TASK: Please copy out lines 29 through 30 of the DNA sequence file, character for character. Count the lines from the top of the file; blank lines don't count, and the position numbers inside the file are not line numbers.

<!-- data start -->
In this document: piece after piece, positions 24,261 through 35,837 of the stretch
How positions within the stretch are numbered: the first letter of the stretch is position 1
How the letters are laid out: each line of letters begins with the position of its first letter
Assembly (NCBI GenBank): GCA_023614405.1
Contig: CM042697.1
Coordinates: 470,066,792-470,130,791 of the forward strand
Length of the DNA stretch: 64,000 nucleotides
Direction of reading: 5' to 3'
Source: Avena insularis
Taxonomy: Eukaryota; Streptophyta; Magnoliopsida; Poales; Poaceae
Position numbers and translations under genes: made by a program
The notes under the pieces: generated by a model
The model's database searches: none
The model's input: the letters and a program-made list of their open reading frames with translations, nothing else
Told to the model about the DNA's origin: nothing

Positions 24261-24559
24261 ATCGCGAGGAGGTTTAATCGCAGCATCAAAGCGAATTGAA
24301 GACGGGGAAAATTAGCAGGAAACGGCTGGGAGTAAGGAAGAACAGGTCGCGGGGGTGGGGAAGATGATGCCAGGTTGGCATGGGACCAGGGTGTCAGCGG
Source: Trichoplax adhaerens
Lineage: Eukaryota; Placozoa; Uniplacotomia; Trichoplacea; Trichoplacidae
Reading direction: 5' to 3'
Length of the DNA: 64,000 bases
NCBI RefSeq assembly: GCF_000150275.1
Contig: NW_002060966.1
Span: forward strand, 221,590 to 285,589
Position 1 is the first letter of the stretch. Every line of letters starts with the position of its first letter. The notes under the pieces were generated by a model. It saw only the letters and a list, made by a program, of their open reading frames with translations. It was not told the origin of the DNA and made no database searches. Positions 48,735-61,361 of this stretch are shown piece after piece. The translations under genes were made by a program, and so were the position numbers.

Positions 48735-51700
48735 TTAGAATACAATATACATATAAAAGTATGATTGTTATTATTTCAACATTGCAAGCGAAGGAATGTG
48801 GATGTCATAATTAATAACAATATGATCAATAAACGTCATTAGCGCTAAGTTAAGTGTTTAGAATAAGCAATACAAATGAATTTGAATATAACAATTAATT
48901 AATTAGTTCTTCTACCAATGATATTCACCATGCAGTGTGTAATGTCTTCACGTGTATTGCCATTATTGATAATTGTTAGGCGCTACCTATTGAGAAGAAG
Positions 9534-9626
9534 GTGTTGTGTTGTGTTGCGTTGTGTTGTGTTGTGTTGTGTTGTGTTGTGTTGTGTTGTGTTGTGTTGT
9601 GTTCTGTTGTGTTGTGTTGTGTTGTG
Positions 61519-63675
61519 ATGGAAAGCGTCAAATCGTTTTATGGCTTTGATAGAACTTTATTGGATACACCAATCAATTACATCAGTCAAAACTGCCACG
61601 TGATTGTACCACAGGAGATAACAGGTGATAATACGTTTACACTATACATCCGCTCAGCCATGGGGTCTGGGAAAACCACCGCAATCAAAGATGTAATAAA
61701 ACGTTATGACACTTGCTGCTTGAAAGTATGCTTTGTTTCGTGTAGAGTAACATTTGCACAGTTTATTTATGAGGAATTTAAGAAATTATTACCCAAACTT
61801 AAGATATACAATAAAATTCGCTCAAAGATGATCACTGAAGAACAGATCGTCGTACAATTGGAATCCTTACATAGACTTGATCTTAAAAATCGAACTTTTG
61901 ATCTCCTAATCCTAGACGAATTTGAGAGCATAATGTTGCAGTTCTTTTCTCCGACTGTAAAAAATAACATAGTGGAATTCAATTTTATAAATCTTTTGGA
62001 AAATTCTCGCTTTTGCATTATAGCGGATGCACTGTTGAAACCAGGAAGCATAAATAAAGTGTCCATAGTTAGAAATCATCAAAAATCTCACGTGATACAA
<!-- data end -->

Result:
48801 GATGTCATAATTAATAACAATATGATCAATAAACGTCATTAGCGCTAAGTTAAGTGTTTAGAATAAGCAATACAAATGAATTTGAATATAACAATTAATT
48901 AATTAGTTCTTCTACCAATGATATTCACCATGCAGTGTGTAATGTCTTCACGTGTATTGCCATTATTGATAATTGTTAGGCGCTACCTATTGAGAAGAAG